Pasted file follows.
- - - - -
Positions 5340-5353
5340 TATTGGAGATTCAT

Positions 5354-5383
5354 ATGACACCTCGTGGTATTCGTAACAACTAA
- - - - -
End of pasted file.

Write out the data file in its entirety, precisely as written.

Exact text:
Positions 5340-5353
5340 TATTGGAGATTCAT

Positions 5354-5383
5354 ATGACACCTCGTGGTATTCGTAACAACTAA